16 May 2020: As mentioned recently we received a Nest COVID-19 grant to produce masks for our local community. At The Colours of Nature we do believe that the mask is important. We have observed that saliva drops are very much emitted whilst people speak and know that we can count on particles being carried by the air. This grant not only supports us in paying salaries but will also protect people from the coronavirus.
Nest proposed that we use left-over pieces of our eco-friendly naturally dyed woven organic cotton fabrics, but we suggested another approach. Not only do we already upcycle most fabric pieces left over from production – one of our main customers, Story Mfg. (https://www.storymfg.com), cleverly designs beautiful patchwork, which helps ensure that there are not many cut-offs – but we also found that woven fabrics are not the best choice.
The only non-woven fabric suitable for the manufacture of masks, that we could find, was synthetic. Obviously, it is not an ideal choice, considering the micro-plastics applied tend to end up in our oceans. But in this case, the type of cotton we had in mind not being available, we had to put the immediate health of people first.
As we guess many people have experienced lately, now is not a time to be dogmatic, but we do hope that there will be some advances made towards developing biodegradable non-woven fabrics, and making them available in South India.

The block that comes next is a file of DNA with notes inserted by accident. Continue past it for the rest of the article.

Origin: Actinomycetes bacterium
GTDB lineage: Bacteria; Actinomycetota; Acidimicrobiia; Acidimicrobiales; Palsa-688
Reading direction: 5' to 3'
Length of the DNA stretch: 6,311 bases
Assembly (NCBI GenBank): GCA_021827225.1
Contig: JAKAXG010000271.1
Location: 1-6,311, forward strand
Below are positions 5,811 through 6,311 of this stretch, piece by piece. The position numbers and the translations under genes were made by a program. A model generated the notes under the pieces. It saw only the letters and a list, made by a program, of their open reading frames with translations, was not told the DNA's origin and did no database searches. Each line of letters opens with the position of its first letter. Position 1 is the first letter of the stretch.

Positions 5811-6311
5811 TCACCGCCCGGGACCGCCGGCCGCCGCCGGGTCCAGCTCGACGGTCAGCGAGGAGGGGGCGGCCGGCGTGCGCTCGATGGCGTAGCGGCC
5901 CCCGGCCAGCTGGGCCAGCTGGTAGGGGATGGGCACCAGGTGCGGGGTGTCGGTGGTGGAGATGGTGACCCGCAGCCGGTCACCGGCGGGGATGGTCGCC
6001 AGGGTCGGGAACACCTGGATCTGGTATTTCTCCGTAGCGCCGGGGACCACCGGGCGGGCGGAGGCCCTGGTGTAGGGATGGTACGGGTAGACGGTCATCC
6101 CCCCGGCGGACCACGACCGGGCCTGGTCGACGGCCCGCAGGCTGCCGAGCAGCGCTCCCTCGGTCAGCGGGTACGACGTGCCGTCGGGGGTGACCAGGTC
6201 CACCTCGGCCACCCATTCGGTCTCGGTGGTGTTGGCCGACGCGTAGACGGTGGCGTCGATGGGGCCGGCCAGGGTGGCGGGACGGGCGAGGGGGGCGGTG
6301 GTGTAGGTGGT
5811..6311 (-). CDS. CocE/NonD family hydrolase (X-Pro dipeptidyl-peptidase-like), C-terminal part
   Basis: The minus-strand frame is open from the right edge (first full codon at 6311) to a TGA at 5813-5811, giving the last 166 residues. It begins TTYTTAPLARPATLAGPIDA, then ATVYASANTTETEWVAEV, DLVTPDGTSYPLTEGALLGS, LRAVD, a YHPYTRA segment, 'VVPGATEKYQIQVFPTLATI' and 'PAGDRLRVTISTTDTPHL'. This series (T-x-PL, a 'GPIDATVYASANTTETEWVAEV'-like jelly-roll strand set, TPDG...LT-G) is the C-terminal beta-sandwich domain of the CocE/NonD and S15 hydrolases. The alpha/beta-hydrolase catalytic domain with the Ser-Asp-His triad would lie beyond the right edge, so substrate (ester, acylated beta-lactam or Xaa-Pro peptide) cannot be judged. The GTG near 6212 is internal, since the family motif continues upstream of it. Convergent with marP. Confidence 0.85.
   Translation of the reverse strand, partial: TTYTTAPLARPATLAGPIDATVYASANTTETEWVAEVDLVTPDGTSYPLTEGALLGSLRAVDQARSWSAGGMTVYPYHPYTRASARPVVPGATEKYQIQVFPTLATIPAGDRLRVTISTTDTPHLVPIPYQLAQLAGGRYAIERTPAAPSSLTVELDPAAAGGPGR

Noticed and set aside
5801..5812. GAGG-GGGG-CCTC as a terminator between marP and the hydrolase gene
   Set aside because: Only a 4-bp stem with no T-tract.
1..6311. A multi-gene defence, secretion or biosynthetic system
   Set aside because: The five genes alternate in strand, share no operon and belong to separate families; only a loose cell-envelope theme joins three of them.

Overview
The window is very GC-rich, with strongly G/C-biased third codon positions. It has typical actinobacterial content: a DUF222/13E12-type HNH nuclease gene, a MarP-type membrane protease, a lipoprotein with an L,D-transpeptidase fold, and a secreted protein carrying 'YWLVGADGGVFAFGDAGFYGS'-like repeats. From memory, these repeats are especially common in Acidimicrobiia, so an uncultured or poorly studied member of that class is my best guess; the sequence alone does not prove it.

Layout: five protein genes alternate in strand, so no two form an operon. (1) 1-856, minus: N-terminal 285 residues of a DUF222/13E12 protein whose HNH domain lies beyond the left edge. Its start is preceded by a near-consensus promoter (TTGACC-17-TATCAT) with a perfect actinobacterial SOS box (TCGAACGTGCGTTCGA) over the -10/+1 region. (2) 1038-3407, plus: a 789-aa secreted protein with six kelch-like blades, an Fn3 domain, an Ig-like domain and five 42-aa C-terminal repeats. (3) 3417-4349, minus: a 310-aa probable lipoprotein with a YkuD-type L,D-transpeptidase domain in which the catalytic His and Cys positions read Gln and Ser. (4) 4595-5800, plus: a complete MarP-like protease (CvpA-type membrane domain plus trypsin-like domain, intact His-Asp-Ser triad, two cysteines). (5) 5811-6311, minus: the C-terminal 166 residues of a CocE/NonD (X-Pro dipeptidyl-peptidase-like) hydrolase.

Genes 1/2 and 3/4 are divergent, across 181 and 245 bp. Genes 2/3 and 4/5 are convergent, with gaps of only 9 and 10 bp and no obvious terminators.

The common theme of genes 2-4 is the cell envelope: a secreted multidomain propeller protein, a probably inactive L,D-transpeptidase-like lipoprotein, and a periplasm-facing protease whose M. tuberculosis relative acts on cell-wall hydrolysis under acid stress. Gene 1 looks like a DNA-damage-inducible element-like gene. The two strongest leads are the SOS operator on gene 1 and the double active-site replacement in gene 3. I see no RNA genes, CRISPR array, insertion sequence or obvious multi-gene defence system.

Once the Nest agreement and the fabric were in place it only took us three days to stitch the agreed upon 1500 masks. Clarity on the number of workers depending on The Colours of Nature was important. The project was never about doing business, but about trying to support the survival of the unit. This in turn is of huge importance to the people employed by us.
To us it made particular sense to, supported by Nest, gift these masks to Village Action because their outreach work covers the villages that The Colours of Nature staff tend to live in.
When the lockdown started, from one day to the next, some 70 people could not come to work on our premises. Soon, however, we obtained permission to have 2-3 people come every few days in order to maintain the fermented indigo pots.
Whilst we had managed to complete some of the work before the lockdown, the bulk of it happened once some easing was coming into play. Having received the needed permissions from the Auroville authorities, who liaise with the Indian government, we managed to complete our delivery to AVAG by May 9th.